Puzzle Club

Many friends have contributed to this list. The names that I remember appear interspersed or at the bottom. Some problems here are also from some books (Gardner/Smullyan ...) and columns (especially scientific american).

(0) A says to B: I am twice as old as you were when I was as old as you are.
The sum of our ages is 63. What are our ages?

Somewhat nonsensical since B would know his age and would just have to
subtract it from 63. Nevertheless ...
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Weighing etc. 
(1) There are 10 machines each making 10gm globules. One of them goes
bonkers and starts making nine gm. globules. However, you can not make it
out from its looks. You have access to a spring balance and are allowed
exactly one weighing. Find out the erring machine.

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(2) Same as above, but now more than one machine could be producing nine
gm globules. Again, find in exactly one (1) weighing the erring machines.
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(3) Closely related is a puzzle where you have a proper two pan weighing
machine. You are to come up with four (4) wts so that you can measure all
integral wts from 1 KG to 40 KG, both inclusive.
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Gautam has an interesting variation on (1) and (2)

(4) What if exactly two machines are producing 9gm globules?
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Ari had a nice one:

(5) Given 12 identical looking globules of which one does not weigh the same
as others, find it using a two pan machine without weights. You are allowed 
three weighings. Also find if the erring globule is lighter or heavier.
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Another contibution from Gautam:

(6) A jailer goes romantic on indepence day and decides to release some of 
the 100 prisoners in his jail. he decides to play a game to selct the lucky
ones. he stands in front of every cell, with number n, where n goes from 1
to 100. he divides n by all integers from 1 to n. if n is divisible by an
integer the state of the door flips, that is if it is open, it closes and
viceversa. This way if the state of the door ends up in open state then
the prisoner is set free. he does this for all the cells. Find
out which prisoners will be set free on the independence day. I hope it 
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One from Douglas Hofstadter's "Fluid concepts and creative analogies":

(7) Find the next term in:
0, 1, 2, 720!
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I play chess reasonably well but can certainly not claim to be a good player. However, I like solving puzzles. Not the kind that are from actual games which say white to play and draw, or black to play and mate in three but the kind which craftly involve queer chess laws: improbable, but not impossible. I especially like the ones composed by Raymond Smullyan. Take a look if you like looking at chess as a formal system. The toughest one (at least for me) is the zeroeth problem. There are also sundry chess puzzles like:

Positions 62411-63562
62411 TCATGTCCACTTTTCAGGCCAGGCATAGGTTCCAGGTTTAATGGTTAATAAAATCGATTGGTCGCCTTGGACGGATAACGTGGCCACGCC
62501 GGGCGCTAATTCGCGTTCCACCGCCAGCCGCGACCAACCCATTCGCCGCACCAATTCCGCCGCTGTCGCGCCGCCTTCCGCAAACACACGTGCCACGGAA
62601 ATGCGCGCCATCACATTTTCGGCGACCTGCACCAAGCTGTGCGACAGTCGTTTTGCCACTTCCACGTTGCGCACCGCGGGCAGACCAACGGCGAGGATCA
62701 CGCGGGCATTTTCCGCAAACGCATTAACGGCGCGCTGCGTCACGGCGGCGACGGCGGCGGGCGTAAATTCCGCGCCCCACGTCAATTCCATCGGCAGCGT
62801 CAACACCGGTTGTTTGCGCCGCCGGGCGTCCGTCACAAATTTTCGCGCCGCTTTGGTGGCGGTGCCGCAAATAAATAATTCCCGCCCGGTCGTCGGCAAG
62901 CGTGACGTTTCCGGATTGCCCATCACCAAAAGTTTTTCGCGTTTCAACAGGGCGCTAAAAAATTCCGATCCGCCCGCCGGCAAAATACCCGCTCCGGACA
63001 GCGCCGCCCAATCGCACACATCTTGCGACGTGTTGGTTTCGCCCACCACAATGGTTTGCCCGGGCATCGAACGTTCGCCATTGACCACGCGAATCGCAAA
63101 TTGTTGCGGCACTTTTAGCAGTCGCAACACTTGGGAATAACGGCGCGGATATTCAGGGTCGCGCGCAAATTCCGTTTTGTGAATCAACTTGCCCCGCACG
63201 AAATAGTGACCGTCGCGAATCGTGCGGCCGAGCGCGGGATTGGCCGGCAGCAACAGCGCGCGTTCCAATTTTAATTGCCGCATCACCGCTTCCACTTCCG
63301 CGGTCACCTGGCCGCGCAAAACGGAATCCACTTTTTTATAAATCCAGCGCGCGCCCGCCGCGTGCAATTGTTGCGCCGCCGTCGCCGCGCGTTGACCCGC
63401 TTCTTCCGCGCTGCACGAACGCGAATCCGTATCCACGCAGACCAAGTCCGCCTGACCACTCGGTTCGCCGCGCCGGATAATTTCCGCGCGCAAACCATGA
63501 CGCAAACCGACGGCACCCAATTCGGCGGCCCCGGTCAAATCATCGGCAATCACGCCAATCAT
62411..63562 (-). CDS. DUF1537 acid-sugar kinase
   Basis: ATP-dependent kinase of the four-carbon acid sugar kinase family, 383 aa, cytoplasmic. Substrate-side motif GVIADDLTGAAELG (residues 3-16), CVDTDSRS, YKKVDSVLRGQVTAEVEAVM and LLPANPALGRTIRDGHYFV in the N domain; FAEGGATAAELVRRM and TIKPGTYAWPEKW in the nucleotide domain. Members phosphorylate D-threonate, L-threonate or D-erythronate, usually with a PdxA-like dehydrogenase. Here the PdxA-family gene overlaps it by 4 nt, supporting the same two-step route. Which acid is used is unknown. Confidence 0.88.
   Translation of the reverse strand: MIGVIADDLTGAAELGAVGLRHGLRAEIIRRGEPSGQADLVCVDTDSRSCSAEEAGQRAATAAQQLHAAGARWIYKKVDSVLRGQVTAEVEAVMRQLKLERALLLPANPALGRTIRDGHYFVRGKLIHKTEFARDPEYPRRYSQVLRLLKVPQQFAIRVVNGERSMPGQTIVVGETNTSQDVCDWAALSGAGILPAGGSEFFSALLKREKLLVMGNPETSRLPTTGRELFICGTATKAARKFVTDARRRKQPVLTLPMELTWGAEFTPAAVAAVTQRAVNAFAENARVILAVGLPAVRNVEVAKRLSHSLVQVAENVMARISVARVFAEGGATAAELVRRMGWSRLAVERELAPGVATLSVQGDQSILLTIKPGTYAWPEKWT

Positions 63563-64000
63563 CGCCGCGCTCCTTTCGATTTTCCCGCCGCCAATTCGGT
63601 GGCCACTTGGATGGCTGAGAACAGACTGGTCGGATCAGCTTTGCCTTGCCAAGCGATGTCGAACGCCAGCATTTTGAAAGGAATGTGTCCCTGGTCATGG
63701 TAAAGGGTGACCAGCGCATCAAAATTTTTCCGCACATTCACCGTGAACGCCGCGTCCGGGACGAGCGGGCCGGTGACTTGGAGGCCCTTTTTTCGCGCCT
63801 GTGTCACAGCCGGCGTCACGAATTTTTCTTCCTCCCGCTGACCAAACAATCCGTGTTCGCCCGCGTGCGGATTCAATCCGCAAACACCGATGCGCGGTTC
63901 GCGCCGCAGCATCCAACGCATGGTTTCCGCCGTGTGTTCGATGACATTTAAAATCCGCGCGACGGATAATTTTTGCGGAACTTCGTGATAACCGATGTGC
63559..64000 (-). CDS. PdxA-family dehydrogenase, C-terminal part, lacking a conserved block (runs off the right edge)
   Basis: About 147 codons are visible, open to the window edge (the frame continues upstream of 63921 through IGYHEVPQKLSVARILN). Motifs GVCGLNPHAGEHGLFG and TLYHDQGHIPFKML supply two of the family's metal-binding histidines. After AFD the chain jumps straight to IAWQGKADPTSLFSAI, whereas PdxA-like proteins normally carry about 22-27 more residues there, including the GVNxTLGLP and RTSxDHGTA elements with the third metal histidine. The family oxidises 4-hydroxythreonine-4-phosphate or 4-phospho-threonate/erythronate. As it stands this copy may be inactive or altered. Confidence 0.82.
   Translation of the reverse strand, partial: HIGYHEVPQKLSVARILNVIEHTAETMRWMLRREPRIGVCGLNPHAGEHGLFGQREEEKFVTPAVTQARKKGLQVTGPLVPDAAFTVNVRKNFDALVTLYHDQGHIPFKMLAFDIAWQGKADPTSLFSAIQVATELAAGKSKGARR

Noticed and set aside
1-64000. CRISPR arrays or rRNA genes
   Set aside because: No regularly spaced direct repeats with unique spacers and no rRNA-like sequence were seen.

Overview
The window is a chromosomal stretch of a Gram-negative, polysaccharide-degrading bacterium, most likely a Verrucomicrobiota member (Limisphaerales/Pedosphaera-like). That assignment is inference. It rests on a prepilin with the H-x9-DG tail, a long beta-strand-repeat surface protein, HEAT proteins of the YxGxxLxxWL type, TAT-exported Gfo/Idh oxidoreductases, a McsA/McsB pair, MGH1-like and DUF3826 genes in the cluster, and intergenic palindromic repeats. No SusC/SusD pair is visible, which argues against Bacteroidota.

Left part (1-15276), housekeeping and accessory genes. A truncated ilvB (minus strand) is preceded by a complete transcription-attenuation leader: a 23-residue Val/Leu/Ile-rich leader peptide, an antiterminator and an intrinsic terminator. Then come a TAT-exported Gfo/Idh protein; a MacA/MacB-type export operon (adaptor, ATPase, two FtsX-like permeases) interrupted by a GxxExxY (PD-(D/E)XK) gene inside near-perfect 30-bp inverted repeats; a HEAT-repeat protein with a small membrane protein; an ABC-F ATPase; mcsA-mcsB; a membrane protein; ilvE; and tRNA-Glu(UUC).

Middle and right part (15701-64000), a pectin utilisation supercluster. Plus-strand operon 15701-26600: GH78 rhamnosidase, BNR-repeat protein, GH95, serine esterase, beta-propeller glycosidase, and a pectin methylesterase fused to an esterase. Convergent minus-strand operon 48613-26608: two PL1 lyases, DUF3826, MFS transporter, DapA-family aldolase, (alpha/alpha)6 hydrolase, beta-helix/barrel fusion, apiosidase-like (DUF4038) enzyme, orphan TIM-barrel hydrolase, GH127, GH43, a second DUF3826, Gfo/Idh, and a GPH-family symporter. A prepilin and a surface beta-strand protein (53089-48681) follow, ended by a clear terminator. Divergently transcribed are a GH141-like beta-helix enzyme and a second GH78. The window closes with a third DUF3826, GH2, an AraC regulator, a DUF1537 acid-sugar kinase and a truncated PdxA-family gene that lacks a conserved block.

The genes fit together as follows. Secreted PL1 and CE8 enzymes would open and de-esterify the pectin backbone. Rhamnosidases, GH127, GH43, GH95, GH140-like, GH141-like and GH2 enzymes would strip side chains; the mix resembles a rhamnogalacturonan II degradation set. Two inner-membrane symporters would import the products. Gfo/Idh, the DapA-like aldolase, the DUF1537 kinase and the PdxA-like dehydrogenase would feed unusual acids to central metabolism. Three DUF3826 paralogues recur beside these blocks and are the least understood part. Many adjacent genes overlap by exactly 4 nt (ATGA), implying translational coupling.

(c1) what is the maximum number of queens you can place on a chess board
so that no two of them support each other?
(c2) Is it possible to find a solution to c1 above such that no three of
them are in a straight line? (straight line as in maths: a1-b3-c5)
(c3) What is the maximum number of knights ... (this is very pleasing)
(c4) how do you make a knight go all 64 squares without going to the same
square twice?

(d1) a domino is a 2x1 rectangle. 32 such will fit on to a chess board.
remove two diametrically opposite corners of a chess board. Can you now
put 31 dominoes on to the remaining chess board?
(d2) a linear trimino is a 3x1 rectangle. You can place at most 21 such on
a chess board and one square will be left over. Which one? (it can be
shown that there is one particular square that will be left out. By
symmetry its four squares of course).
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A couple heard from Anil Hirani:
(8) Show that in a party there are always at least two people with the same number of friends at the party (the friends of course need not be the same).
(9) Given two identical but non-uniform strings which burn in exactly 1 hour each, measure a duration of 15 minutes.
(10) Consider the sequence of first digits of 2**n (n=0,1,2,...). Its first few elements are: 1,2,4,8,1,3,6,1,2,5,... Does 7 ever appear in it? If so what is its relative frequency compared to 8?
Sci. Am.
(11) An urn contains 50 white and 150 black marbles. You put your hand in,
withdraw two marbles.
(a) if both are white, you leave them out and put in a new black marble,
(b) if at least one is black, leave it out and put the other one
(black or white) back in. Since each opeartion reduces the number of
marbles in the urn by one, at some point the total will reach three,
then two and then one. What is the color of that marble?

(12) A circle of radius 16 cm has 650 points thrown in at random. Show that a ring
with inner radius two and outer radius three can always be placed with its center inside
the circle such that it covers 10 or more points.

Conway:
(13) An Angel and the devil take turns on an infinite chessboard. On his turn
the devil eats one square, and on his turn the angel jumps at most 1000 in x
and 1000 in y. Can the devil trap the angel so that it has nowhere to go?
(Caution: unsolved. prize money.)

Science Fun Philosophy Personal Miscellaneous

Ashish Mahabal
Last Outdated: Oct 18 2001
http://www.astro.caltech.edu/~aam/fun/puzzles.html